Frustrated by his failure to make the cut, Reubens began planning a stage show of his own starring Herman who'd attained cult status with fans along with fellow improv stars like Phil Hartman (as Captain Carl) and Lynne Marie Stewart (who played the flirtatious Miss Yvonne).
Reubens: I remember being on a pay phone at LAX, calling my parents and saying, ''I need to borrow some money. I'm going to produce a show.'' They loaned me $3,000, which turned into $5,000, and about a week and a half later, I had 20 to 30 people working for free, and we wrote The Pee-wee Herman Show. The Groundlings agreed to let me have [a slot at] midnight.
John Paragon (writer; Jambi the Genie and voice of Pterri the Pterodactyl): He said, ''I really want you to be in my show. Come up with a character.'' So I said, ''I want to be a genie with a disembodied head.'' I may have just seen They Saved Hitler's Brain or The Brain That Wouldn't Die. ''Mekka-lekka-hi, mekka-hiney-ho'' came from an improv in the Groundlings where I was a waiter at one of those Hawaiian barbecue bars. I think the ''hiney'' part came as a result of listening to Frank Zappa, who mentions ''heinie'' in his records. It was such a funny word.
Stewart: I grew up loving Sandra Dee and Marilyn Monroe, so when Miss Yvonne flirted, it was always my interpretation of [them].
Reubens: To me, there was a conceptual aspect to Pee-wee. If you thought Pee-wee was a kid, fine. If you thought Pee-wee was a man who was trying to be a kid, great. If you thought Pee-wee was developmentally challenged, fine, whatever.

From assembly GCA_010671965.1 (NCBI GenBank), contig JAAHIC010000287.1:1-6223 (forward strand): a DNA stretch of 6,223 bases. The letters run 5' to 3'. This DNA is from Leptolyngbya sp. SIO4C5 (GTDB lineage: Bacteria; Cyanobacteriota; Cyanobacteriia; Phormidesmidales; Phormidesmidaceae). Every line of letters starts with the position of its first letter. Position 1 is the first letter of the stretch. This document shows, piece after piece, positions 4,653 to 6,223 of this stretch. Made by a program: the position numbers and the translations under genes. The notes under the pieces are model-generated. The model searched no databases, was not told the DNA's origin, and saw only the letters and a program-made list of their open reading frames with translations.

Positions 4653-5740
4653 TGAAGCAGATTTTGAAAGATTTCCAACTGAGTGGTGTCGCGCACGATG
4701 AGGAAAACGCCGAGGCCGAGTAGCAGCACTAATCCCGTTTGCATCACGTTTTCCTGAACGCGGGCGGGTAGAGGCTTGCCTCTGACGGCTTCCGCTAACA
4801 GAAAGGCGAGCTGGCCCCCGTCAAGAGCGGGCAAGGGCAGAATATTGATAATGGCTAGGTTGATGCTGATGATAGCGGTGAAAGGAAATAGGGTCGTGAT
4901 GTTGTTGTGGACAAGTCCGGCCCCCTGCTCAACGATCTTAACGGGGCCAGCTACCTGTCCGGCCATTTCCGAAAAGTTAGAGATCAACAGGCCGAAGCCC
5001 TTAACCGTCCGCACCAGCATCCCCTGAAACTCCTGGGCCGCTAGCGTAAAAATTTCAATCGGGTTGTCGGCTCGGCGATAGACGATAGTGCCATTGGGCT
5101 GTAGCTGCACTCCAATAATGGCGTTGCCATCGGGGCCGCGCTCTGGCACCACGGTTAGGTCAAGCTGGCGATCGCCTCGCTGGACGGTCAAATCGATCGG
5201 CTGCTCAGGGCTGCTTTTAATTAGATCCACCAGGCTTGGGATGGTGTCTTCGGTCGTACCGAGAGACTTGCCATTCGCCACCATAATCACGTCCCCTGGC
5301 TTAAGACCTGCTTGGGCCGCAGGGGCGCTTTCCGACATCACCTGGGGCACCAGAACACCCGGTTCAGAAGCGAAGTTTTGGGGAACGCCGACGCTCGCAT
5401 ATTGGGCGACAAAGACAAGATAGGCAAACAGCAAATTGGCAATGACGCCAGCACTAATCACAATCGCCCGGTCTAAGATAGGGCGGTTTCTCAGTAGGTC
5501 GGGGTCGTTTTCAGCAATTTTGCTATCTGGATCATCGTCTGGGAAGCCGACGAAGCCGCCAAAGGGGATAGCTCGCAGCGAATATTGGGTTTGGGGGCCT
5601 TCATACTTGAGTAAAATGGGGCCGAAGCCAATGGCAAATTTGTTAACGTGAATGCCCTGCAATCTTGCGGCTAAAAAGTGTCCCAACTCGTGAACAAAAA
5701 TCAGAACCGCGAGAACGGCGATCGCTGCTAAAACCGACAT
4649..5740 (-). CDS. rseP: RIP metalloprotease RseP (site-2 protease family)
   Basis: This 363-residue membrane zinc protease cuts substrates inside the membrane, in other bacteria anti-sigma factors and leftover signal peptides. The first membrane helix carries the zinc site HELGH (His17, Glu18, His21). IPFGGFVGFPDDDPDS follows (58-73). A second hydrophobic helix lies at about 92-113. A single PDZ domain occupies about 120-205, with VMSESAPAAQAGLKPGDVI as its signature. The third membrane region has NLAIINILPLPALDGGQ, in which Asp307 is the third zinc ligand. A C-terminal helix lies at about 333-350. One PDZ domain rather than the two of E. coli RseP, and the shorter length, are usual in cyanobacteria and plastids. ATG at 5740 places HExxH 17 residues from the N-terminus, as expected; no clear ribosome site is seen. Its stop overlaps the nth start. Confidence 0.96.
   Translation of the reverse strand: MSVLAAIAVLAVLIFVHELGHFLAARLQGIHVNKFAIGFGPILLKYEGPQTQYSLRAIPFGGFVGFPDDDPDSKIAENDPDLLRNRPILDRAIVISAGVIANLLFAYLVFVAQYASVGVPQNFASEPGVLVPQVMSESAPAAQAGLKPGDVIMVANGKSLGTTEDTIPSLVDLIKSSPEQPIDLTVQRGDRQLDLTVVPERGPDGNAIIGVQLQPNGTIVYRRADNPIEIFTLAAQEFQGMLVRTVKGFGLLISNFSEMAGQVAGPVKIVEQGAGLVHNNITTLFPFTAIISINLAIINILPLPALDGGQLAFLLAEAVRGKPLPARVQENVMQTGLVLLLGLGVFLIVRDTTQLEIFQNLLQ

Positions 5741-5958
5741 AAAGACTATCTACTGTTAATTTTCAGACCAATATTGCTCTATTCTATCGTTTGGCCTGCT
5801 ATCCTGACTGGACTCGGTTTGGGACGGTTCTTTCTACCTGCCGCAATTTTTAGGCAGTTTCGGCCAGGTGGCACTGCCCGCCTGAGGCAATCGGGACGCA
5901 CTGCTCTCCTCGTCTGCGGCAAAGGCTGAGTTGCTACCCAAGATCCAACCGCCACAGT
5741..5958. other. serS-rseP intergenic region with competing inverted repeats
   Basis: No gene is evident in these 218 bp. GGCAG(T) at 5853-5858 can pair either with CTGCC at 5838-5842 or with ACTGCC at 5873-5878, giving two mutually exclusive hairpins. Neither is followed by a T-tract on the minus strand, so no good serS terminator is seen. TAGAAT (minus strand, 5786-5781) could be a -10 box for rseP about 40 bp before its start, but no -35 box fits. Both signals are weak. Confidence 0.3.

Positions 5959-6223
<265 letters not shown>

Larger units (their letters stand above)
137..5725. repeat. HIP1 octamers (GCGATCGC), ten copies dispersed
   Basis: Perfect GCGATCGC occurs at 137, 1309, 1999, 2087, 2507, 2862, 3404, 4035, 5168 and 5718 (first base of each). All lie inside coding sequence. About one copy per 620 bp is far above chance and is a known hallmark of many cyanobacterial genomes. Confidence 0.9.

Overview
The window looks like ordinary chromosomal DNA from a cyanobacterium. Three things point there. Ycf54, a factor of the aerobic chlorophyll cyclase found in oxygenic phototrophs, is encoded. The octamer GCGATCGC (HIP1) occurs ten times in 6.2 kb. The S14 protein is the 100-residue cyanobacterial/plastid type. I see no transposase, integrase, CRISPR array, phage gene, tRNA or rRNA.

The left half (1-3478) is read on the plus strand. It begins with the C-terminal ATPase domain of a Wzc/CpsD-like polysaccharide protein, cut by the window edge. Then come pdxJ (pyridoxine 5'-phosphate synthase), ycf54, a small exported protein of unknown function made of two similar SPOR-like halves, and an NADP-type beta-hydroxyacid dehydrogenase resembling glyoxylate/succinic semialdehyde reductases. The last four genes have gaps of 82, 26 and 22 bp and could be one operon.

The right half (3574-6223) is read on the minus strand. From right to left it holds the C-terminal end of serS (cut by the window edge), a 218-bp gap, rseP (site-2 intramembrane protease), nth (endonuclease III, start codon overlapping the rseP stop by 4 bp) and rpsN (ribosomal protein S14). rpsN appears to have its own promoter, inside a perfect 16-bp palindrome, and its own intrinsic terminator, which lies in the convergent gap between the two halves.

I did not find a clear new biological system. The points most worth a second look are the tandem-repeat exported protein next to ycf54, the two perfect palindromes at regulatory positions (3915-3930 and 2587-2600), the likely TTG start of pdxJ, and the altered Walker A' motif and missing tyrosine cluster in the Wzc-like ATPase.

II: OPEN FOR FUNNY BUSINESS
The Groundlings gig led to a successful stint at L.A.'s Roxy Theater and an HBO airing of The Pee-wee Herman Show in 1981. For the next four years, Reubens' bratty, id-driven character earned a nationwide following, thanks to multiple appearances on Late Night With David Letterman and, in a fitting twist, a gig hosting on SNL. In 1985, Reubens collaborated with Tim Burton for Pee-wee's Big Adventure, which followed Pee-wee's cross-country quest to find his stolen bike. The low-budget film was hugely profitable, earning $41 million. And Pee-wee's bar-top dance to the 1958 party song ''Tequila'' platform shoes and all became a pop culture phenomenon.
Reubens: At the [Big Adventure] premiere, the vice president of children's programming for CBS, Judy Price, approached my manager and said, ''We would love to do an animated show.'' I didn't even skip a beat. I said, ''Ask them if we can do live-action.''
Laurence Fishburne (Cowboy Curtis): I was in the D.C. area making Gardens of Stone, and I got this call that Paul wanted to see me. I had almost no hair on my head because I had been doing this military picture. I [auditioned as] a Yul Brynner-esque kind of cowboy very dark and serious. [Reubens and Paragon] both looked at me like, ''Could you lighten it up?''
S. Epatha Merkerson (Reba the Mail Lady): If you look at the first episode, you'll see I can't look at Paul. The first time I saw the character was my first day of working. I could not stop laughing. I was like, ''What the hell is this?''